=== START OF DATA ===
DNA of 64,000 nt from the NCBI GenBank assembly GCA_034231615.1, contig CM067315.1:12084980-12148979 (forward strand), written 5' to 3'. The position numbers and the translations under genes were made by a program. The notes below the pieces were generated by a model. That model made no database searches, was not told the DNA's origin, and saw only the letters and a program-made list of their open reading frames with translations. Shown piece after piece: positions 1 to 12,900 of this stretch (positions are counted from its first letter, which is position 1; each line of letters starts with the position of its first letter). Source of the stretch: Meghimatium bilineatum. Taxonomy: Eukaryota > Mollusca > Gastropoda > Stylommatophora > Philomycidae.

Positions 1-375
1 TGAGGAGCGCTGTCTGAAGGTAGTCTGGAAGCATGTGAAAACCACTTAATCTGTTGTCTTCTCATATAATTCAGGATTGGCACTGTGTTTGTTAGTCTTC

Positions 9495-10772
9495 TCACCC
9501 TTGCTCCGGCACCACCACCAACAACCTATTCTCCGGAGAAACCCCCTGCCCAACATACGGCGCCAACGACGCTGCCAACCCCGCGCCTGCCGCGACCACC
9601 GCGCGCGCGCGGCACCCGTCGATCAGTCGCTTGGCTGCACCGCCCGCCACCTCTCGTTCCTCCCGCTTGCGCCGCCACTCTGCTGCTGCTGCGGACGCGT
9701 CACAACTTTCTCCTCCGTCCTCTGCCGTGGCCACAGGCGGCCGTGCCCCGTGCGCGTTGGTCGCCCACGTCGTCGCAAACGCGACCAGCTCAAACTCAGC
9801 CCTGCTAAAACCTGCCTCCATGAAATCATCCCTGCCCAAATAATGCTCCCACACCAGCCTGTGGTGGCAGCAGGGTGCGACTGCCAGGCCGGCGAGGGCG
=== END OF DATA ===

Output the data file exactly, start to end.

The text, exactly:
DNA of 64,000 nt from the NCBI GenBank assembly GCA_034231615.1, contig CM067315.1:12084980-12148979 (forward strand), written 5' to 3'. The position numbers and the translations under genes were made by a program. The notes below the pieces were generated by a model. That model made no database searches, was not told the DNA's origin, and saw only the letters and a program-made list of their open reading frames with translations. Shown piece after piece: positions 1 to 12,900 of this stretch (positions are counted from its first letter, which is position 1; each line of letters starts with the position of its first letter). Source of the stretch: Meghimatium bilineatum. Taxonomy: Eukaryota > Mollusca > Gastropoda > Stylommatophora > Philomycidae.

Positions 1-375
1 TGAGGAGCGCTGTCTGAAGGTAGTCTGGAAGCATGTGAAAACCACTTAATCTGTTGTCTTCTCATATAATTCAGGATTGGCACTGTGTTTGTTAGTCTTC

Positions 9495-10772
9495 TCACCC
9501 TTGCTCCGGCACCACCACCAACAACCTATTCTCCGGAGAAACCCCCTGCCCAACATACGGCGCCAACGACGCTGCCAACCCCGCGCCTGCCGCGACCACC
9601 GCGCGCGCGCGGCACCCGTCGATCAGTCGCTTGGCTGCACCGCCCGCCACCTCTCGTTCCTCCCGCTTGCGCCGCCACTCTGCTGCTGCTGCGGACGCGT
9701 CACAACTTTCTCCTCCGTCCTCTGCCGTGGCCACAGGCGGCCGTGCCCCGTGCGCGTTGGTCGCCCACGTCGTCGCAAACGCGACCAGCTCAAACTCAGC
9801 CCTGCTAAAACCTGCCTCCATGAAATCATCCCTGCCCAAATAATGCTCCCACACCAGCCTGTGGTGGCAGCAGGGTGCGACTGCCAGGCCGGCGAGGGCG